5 Questions To Ask On A First Date When You Want Something Casual, Fun & Easy

No matter how idyllic a committed relationship might sound, the truth is that they definitely require a significant amount of time and dedication to nurture. Depending on where someone's at in their life, they might not have the time or desire to maintain a serious relationship. First off, if you feel this way, don't worry — there's nothing wrong with wanting something casual, but it's always a good idea to be honest about what you're looking for from the start. These questions to ask on a first date when you want something casual can help you figure out whether or not someone would be OK with a more open-ended dating situationship.

When seeking out something casual, it can be helpful to recognize that these types of relationships aren't always easy. "Regardless of how committed two people are to the FWB rules, there are very few times when sex stays just sex for both people involved in these situations," relationship coach Brenda Della Casa previously told Elite Daily. "Whether out of curiosity, loneliness, confusion or sincere desire, it's likely that, eventually, one of the parties will find themselves wanting more."

Once you've confronted the reality of how casual relationships can often play out, here are some questions that will help you suss out whether or not someone would be down for a FWB situation.

"What are you looking for?"

Oftentimes, the best way to go after what you want is to be direct — especially if the conversation starts to take a more meaningful turn. This could present the perfect opportunity to get a clear idea of what kind of relationship they're interested in. As always, it's important to take what they say at face value and avoid trying to change their mind.

"Are you open to taking things slow?"

According to NYC-based relationship expert and love coach Susan Winter "taking it slow" means someone wants no labels or expectations placed on them for the time being. Although this is a much less direct question, their answer will let you know if they're ready to lock someone down or if they're open to seeing how a relationship develops.

"What are your top priorities right now?"

Asking about their priorities can also be very telling. If they respond by talking about their demanding work schedule, then this could mean they'd be thrilled to date someone who won't require the normal amount of time or dedication. However, it's still important to confirm their expectations early on to avoid unnecessary drama down the line.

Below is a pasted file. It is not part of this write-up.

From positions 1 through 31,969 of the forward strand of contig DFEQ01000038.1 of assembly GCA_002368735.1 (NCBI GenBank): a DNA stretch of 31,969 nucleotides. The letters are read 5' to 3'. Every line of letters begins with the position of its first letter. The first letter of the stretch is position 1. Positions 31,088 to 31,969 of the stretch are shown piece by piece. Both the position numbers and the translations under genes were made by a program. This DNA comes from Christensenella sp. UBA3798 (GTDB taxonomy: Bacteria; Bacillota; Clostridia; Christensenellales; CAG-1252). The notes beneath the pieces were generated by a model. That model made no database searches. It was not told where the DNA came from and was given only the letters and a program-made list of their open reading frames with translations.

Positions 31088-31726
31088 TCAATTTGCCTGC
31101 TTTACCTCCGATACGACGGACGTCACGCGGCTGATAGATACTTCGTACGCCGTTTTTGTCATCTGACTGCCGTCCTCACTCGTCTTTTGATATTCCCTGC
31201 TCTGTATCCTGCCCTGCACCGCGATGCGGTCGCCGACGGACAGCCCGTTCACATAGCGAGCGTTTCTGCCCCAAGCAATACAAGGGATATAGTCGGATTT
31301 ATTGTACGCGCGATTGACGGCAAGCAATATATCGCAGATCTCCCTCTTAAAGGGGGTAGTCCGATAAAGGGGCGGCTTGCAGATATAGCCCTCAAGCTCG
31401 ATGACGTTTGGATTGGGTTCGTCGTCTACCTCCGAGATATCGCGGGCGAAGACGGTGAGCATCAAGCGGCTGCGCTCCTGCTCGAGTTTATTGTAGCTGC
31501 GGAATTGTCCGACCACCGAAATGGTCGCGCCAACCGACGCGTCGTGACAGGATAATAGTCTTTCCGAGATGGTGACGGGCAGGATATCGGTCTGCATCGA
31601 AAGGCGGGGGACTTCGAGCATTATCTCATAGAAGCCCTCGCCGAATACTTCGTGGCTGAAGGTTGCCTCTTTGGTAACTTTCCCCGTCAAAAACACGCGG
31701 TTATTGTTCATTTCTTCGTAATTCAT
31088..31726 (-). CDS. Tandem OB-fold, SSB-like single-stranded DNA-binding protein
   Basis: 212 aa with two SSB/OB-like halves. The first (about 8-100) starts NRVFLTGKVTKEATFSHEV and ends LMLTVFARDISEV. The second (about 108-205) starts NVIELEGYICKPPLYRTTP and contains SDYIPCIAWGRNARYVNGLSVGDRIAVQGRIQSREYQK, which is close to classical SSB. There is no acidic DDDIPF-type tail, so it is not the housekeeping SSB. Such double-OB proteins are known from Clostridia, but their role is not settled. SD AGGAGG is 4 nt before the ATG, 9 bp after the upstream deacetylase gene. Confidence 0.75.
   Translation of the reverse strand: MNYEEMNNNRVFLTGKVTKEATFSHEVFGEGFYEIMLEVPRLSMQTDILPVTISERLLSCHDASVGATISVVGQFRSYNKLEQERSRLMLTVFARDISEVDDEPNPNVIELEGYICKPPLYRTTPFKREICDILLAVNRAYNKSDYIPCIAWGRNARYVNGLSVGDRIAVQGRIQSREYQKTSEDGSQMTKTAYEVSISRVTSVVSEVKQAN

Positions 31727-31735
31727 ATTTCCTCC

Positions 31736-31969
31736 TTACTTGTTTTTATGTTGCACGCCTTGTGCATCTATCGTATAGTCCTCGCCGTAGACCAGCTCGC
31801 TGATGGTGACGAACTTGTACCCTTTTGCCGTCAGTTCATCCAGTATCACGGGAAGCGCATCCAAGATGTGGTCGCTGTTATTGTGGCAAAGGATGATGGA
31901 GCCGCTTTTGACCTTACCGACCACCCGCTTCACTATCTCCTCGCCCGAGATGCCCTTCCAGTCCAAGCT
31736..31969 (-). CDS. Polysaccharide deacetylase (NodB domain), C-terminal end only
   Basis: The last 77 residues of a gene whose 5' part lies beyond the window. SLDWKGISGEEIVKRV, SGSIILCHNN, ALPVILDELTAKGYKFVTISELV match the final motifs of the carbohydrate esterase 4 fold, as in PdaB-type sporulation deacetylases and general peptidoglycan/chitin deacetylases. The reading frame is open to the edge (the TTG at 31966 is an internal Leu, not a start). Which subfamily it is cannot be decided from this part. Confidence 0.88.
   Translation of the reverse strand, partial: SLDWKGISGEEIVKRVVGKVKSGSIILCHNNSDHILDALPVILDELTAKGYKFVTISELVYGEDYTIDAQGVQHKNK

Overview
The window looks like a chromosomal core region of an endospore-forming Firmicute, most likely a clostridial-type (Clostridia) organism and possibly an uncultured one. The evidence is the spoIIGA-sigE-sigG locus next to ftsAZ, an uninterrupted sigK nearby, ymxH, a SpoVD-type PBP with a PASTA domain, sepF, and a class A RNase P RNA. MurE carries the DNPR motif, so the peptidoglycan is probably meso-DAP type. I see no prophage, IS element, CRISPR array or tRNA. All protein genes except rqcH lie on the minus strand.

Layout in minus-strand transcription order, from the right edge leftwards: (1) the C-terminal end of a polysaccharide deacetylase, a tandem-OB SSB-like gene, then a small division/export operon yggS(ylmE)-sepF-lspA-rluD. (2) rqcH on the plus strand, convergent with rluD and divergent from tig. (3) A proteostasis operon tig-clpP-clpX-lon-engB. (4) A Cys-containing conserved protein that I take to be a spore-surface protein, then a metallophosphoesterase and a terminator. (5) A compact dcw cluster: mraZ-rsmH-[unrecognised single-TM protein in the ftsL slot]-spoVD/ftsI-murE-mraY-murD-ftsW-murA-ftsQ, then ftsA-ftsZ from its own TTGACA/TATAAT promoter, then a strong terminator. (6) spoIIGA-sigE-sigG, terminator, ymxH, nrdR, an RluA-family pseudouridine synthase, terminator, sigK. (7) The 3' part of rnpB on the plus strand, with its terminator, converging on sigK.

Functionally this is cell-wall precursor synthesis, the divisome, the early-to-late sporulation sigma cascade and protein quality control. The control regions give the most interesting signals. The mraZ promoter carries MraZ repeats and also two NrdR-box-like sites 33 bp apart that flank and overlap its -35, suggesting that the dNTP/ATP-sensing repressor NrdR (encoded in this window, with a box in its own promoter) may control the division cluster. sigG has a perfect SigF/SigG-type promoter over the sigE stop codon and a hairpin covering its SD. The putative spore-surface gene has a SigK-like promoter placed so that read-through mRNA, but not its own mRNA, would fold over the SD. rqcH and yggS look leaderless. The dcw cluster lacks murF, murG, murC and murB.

"Have you ever had a FWB arrangement?"

Inquiring about their past experiences with casual sexual relationships can provide a natural segue into talking about how you'd really like to find someone who'd be open to something casual. Again, this question should be followed up with a more direct conversation about what you'd like out of the relationship, even if the answer is mostly just sex.

"What's your three-year plan?"

Asking intense questions on a first date can sometimes make someone feel like they're being put on the spot, which can cause sparks to fizzle. However, phrasing things so someone can decide how much personal information they want to share can be much less invasive. If they talk about love and romance, then that's probably where their head's at. If they talk about going on adventures and having fun, then a casual arrangement could be right up their alley.

Once you've found someone to casually date, it's also important to stay alert to any signs that they want something more. If you think they're starting to fall for you, then nipping things in the bud is key. “You need to be clear about how you feel and stop all physical contact from that point on — even if they say they can handle it," said Della Casa. "To continue to have sex or even kiss is unfair to them.”

I'm sure most of us can think back on someone who strung us along for the relationship perks when they had no intention of actually having a relationship. This can be really painful, so it's always better to risk being too direct than leading someone on, only for them to wind up hurt in the end.